The endpoints (smart meters) of AMI systems can be deployed in any infrastructure that consumes electricity. Common deployment environments include factories, commercial buildings, residential buildings, and power plants. System requirements differ significantly based on the environment due to safety, data security, and regulatory factors. For example, in factories that produce flammable gases, wireless battery-powered sensors must meet high safety standards since a spark could ignite a gas leak. 

Key Performance Indicators
How is the success of the system measured for users and for the business?

In order to measure AMI deployment progress, two KPI's are typically defined: 

- Number of advanced meters installed; and

- Percentage of total demand served by advanced meters. 

These KPI's enable benchmarking of the penetration level and the load that is served with advanced meter infrastructure. 

System performance KPIs can vary broadly depending upon the objectives of the system owner. Common examples include: 

- Frequency of meter readings;

- Time to address system outages; 

- Service cost per unit or cost per outage; 

- Average energy rate billed; 

- Proportion of energy consumption during peak vs. non-peak hours; 

- Time to service after a system outage; and

- Number of units served per maintenance personnel, among others. 

What sensors are typically used to provide data into the IoT system, and which factors define their deployment?

The performance of AMI systems is heavily reliant on a wide range of sensors. Common sensor requirements are well defined in the article Advanced Metering Infrastructure Based on Smart Meters in Smart Grid, they include:

Quantitative measurement: Smart meters have to accurately measure the quantity of the medium by using various topologies, physical principles, and approaches.

Control and calibration: Smart meters should be providing the ability to compensate the small variations according to each system type.

Display: Smart meters will send and display information usage of electrical energy to customers for billing in real time. Besides, the information of real-time consumption displayed on smart meters helps customers to manage their demand efficiently.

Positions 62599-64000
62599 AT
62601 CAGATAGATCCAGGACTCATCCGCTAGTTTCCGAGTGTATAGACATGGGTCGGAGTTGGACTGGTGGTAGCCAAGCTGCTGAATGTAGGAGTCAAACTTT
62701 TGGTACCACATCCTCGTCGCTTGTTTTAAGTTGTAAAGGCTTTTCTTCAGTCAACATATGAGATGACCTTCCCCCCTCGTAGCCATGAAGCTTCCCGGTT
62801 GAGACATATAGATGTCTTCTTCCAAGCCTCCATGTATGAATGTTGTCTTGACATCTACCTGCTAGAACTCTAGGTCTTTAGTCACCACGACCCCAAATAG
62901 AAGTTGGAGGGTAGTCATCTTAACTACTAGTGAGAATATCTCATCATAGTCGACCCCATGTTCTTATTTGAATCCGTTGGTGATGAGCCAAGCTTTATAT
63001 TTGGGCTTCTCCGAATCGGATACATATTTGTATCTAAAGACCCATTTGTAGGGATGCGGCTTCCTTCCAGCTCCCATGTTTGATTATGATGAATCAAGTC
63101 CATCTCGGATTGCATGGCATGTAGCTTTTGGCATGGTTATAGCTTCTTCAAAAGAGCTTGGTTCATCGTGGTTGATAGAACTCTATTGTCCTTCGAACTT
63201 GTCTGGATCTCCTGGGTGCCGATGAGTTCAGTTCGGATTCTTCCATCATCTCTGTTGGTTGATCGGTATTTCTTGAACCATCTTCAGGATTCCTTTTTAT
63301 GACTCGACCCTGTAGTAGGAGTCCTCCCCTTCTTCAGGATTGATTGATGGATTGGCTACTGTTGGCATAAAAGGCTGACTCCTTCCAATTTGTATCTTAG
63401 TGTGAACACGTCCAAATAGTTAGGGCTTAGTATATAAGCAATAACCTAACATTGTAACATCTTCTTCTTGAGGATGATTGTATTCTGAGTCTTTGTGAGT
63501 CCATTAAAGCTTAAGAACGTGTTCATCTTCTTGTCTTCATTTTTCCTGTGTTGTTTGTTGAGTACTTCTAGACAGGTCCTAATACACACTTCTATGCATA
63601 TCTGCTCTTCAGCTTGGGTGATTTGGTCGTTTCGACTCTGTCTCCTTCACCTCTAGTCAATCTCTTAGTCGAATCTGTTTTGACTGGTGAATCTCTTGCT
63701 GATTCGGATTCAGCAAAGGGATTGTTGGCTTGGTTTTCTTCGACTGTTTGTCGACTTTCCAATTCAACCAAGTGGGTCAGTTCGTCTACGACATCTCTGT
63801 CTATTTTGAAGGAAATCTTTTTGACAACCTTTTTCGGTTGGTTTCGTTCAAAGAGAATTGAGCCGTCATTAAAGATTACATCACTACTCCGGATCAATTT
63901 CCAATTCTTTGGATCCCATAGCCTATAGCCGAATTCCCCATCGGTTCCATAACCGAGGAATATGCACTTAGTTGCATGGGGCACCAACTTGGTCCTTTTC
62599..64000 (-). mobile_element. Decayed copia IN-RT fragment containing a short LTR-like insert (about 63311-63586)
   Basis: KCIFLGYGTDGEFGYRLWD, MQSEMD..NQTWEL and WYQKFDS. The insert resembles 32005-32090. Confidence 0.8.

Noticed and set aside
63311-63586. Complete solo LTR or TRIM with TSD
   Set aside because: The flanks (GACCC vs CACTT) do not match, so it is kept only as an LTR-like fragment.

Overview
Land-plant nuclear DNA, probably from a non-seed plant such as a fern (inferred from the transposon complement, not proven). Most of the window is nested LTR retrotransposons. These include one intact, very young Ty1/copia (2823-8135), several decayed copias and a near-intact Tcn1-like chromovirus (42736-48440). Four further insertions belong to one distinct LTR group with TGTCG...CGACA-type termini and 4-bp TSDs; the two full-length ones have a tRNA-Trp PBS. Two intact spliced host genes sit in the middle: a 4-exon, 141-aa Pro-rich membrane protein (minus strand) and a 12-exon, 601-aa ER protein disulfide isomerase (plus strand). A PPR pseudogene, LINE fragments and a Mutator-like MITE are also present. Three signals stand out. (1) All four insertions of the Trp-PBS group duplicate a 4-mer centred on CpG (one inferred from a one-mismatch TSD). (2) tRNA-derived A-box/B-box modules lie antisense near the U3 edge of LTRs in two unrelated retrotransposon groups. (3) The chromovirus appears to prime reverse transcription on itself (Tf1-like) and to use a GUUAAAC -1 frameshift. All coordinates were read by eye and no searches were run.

Synchronization: Typically, smart meters transmit data of customers to the collector systems or central hubs for billing and data analysis. Hence, timing synchronization is very important for the reliable transmission of data, particularly in case of wireless communication.

Security communication: The meters have ability receiving operational commands and sending stored data as well as upgrades for its firmware trustworthily.

Power management: Smart meters have to help the system to exactly maintain its functionality when the primary source of energy is lost.

What types of analysis are typically used to transform data into actionable information?

Meter data analytics plays a vital role in AMI system which helps utility to manage their resources and business process efficiency. Advanced Metering Infrastructure Analytics illustrates the use of meter data analytics such as meter data validation, energy audit & accounting of distribution transformer, missing information, peak demand identification, consumer profile analysis, load forecasting, abnormal energy pattern analysis helps utilities through improved visualization and enhanced situational awareness. The analytics also help in providing better quality of service to consumers and empower them to better manage energy usage

GE Digital (GE)
Your Cloud Platform for the Industrial Internet
What factors define the connectivity solutions used to provide both device-to-device and device-to-cloud communication?

AMI applications differ greatly in network and connectivity requirements related to data payloads, sampling rates, latency, and reliability. Generally, a multi-layer architecture is required. This architecture typically comprises a Home Area Network (HAN), Neighbourhood Area Network (NAN) and Wide Area Network (WAN). 

Business & Organizational Challenges
What business challenges could impact deployment?


Integration Challenges
What integration challenges could impact deployment?

AMI is a complex system of technologies that must be integrated with utilities' information technology systems, including Customer Information Systems (CIS), Geographical Information Systems (GIS), Outage Management Systems (OMS), Work Management (WMS), Mobile Workforce Management (MWM) and Distribution Automation System (DAS).


Installation Challenges
What installation challenges could impact deployment?

Installation of the system depends on the exact existing infrastructure of the building/residential/business area.

Regulatory Challenges
What regulatory challenges could impact deployment?

Depends on the governing body of the country. In the USA, overlapping federal, regional, state and municipal agencies create an impediment for adoption of AMI systems. Thus, the industry is neither fully regulated nor completely deregulated, which presents a regulatory challenge.